Fertilizer requires lots of energy to produce, is inefficiently taken in by plants, and runoff can pollute waterways. But what if plants could simply produce their own fertilizer? That’s a question reams of scientists are attempting to answer, and new research from Washington University in St. Louis has taken a major step towards that goal.
One of the most promising avenues in this arena is what’s called nitrogen-fixing bacteria. The main component is most fertilizers is nitrogen, which plants need to grow. Nitrogen is all around in the earth’s atmosphere, but it plants require some extra help to grab and convert it to a form the plants can use. The processing of making nitrogen usable is called “nitrogen fixing,” and it’s mostly done by bacteria. There are plenty of bacteria in the soil that do this, producing nitrogen for plants to suck up, but modern crops are so nitrogen-hungry that the bacteria can’t keep up and their efforts have to be supplemented by nitrogen-based fertilizer.
Soil bacteria have the benefit of fixing their nitrogen without the interference of oxygen, the presence of which would normally impair that effort. There is one type of bacterium, Cyanothece, that manages to both perform photosynthesis and fix nitrogen.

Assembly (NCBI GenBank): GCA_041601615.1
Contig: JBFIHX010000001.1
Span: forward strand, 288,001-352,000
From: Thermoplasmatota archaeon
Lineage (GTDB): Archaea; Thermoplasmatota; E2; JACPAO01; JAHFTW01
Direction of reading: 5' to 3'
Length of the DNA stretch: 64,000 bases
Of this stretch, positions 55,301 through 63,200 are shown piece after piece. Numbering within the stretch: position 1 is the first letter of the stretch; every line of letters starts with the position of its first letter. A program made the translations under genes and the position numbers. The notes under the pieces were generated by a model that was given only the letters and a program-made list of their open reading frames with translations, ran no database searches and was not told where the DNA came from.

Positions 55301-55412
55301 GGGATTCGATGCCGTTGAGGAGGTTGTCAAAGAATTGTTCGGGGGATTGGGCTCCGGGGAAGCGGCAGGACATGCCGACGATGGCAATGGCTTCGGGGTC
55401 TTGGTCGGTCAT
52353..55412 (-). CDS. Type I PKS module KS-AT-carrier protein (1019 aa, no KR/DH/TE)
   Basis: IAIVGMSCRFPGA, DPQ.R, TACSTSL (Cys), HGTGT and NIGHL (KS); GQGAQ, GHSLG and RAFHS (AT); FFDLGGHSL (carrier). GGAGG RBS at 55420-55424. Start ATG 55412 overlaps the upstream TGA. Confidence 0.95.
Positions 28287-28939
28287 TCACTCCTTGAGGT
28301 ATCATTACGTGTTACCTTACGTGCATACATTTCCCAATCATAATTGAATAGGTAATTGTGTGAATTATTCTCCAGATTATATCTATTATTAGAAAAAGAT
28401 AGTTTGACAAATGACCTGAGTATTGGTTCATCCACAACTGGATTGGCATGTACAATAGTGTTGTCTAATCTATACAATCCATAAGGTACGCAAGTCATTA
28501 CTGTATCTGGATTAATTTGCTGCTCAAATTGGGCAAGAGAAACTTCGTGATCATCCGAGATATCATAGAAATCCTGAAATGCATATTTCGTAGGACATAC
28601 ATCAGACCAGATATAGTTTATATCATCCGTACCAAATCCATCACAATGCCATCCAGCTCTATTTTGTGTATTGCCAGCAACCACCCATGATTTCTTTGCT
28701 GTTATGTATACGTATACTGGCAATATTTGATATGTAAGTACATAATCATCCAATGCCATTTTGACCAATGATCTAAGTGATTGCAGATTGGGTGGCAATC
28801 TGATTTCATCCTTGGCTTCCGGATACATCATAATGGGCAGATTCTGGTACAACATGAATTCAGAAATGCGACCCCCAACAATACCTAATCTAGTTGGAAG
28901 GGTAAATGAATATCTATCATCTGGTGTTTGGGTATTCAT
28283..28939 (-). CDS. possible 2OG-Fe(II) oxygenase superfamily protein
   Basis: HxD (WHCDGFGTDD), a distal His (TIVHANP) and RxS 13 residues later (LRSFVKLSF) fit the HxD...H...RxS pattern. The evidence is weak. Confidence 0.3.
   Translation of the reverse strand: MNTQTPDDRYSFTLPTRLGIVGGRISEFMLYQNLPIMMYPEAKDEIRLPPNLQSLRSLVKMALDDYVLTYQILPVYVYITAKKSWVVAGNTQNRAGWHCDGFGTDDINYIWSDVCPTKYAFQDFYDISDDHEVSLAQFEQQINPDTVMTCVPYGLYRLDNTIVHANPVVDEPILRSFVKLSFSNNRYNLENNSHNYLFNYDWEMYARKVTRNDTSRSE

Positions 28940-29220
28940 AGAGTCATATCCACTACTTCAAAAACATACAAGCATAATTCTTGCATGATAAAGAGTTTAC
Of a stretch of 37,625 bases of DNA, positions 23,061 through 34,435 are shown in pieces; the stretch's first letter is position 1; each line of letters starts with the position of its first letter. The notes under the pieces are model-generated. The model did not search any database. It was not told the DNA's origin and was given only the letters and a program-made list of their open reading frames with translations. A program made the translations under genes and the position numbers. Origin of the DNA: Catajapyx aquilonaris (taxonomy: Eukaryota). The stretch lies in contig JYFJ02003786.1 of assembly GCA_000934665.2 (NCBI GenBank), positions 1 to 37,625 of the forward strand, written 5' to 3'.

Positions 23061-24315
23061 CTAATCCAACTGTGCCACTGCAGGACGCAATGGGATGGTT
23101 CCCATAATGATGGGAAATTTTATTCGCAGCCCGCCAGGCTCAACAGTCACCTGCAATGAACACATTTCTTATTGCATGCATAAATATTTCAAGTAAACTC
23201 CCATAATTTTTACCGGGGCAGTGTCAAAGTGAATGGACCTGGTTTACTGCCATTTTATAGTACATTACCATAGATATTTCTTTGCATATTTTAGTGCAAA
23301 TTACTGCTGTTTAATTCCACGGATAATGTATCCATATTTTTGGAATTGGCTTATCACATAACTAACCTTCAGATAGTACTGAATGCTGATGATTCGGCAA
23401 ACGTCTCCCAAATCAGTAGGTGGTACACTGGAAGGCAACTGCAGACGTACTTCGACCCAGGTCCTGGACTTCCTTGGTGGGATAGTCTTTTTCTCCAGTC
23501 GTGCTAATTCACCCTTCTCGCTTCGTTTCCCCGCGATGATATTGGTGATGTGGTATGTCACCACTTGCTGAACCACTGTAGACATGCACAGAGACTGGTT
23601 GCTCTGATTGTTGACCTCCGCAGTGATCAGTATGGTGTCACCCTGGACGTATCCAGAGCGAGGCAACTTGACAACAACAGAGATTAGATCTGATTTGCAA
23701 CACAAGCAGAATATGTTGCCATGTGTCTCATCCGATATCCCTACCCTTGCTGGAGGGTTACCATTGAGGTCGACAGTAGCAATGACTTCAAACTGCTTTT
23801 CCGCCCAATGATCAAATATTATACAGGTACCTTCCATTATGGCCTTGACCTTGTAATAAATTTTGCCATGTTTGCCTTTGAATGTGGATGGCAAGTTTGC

How does Cyanothece do this? The researchers uncovered that the bacteria operates on a circadian rhythm, just like people. It performs photosynthesis during the day, and then respirates out the oxygen, allowing it to fix nitrogen at night. The next step was seeing if this ability could be successfully transferred to other organisms.
They successfully managed to take some of the genes from Cyanothece and stick them into a bacteria that doesn’t naturally have the ability to fix nitrogen. Thanks to understanding the circadian rhythm thing, they succeeded and ended up with a major first step to self-fertilizing plants: an organism that has been genetically engineered to fix nitrogen.
“Engineering nitrogen-fixing plants is a grand challenge in agriculture and it will take some time to achieve this dream. In collaboration with other plant scientists, we will next attempt to emulate our cyanobacterial engineering approach in vascular plants,” writes Himadri Pakrasi, the study’s lead author, in an email. But hey, if scientists can give this ability to some random bacteria, why not to corn?